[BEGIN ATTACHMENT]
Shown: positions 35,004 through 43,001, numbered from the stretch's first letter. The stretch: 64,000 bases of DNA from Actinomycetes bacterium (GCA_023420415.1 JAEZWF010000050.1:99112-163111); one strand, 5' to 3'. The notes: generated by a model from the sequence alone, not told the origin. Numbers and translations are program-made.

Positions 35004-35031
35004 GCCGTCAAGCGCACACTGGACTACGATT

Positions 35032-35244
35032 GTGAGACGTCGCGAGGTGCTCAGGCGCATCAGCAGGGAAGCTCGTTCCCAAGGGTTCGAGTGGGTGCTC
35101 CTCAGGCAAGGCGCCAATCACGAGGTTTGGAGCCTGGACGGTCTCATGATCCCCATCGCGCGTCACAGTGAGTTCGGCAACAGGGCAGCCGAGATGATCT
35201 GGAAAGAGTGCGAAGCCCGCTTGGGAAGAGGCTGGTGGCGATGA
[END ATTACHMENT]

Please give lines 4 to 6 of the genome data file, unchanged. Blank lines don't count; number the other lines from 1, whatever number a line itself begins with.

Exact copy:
Positions 35032-35244
35032 GTGAGACGTCGCGAGGTGCTCAGGCGCATCAGCAGGGAAGCTCGTTCCCAAGGGTTCGAGTGGGTGCTC
35101 CTCAGGCAAGGCGCCAATCACGAGGTTTGGAGCCTGGACGGTCTCATGATCCCCATCGCGCGTCACAGTGAGTTCGGCAACAGGGCAGCCGAGATGATCT